Funny People is not as successful a film as the earlier efforts of Judd Apatow, but it does have some solid performances and the trademark Apatow brand of humor. Fans of Adam Sandler or the Apatow line will likely want to rent this. Fans of this film will want to purchase this Blu-ray as it is absolutely packed with extras. More casual fans may simply be overwhelmed. (I’m beginning to understand what the reviewers of the Lord of the Rings DVDs went through…)
 
Kevin Koster
November 26, 2009.



#2 of 4 OFFLINE   Sam Davatchi

Sam Davatchi

    Producer



  • 3,151 posts
  • Join Date: Sep 15 1999

Posted November 29 2009 - 08:10 AM

I got this last week and was going to watch it tonight. I thought entering Play it will give me the option to play the Theatrical or the Unrated like any other normal release but the movie started automatically with no choice. Thinking it must be the Unrated by default I watched a little before checking the remaining time and I realized it's the Theatrical Cut. I started to check where on earth I can find the Unrated version, checking the 2 Disc and everywhere until I see this topic.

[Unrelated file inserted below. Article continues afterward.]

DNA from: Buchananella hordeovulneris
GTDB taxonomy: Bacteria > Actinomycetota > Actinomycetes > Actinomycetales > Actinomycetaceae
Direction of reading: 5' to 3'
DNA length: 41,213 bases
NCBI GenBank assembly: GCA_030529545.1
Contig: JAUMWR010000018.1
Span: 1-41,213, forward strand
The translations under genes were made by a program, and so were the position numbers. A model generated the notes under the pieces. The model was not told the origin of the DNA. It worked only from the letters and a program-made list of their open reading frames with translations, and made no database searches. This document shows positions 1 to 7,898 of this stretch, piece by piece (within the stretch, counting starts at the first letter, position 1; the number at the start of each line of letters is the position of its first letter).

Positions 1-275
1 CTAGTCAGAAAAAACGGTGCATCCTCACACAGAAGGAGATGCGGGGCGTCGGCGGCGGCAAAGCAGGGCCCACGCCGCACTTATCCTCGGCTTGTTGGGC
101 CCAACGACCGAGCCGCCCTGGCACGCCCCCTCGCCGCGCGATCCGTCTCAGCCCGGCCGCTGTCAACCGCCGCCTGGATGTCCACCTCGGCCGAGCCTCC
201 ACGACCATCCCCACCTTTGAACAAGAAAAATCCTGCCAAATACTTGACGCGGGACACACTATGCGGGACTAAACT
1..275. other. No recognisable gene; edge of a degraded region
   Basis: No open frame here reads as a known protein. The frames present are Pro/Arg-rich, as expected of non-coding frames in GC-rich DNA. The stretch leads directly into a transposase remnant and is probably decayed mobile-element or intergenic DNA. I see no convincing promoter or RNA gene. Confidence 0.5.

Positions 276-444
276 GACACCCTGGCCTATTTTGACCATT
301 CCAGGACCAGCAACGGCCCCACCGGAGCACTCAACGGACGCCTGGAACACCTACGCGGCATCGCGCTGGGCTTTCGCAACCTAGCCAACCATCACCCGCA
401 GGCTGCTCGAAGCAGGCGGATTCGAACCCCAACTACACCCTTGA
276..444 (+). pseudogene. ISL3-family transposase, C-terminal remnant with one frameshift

So, why on earth they make this so difficult?


#3 of 4 OFFLINE   Kevin EK

Kevin EK

    Screenwriter



  • 2,857 posts
  • Join Date: May 09 2003

Posted November 30 2009 - 02:11 PM

Congratulations Sam.  You have just entered the world of frustration I dealt with when putting this review together.  I feel your pain...

#4 of 4 OFFLINE   TravisR

TravisR

    Studio Mogul



  • 23,411 posts
  • Join Date: Nov 15 2004
  • LocationThe basement of the FBI building

Posted November 30 2009 - 02:55 PM

I just finished the first disc and if that was all of the content, I'd be somewhat impressed but that there's a second disc is just crazy (in a good way). This is an excellent release of a very underrated movie.





Also tagged with one or more of these keywords: Blu-ray Reviews

0 user(s) are reading this topic

0 members, 0 guests, 0 anonymous users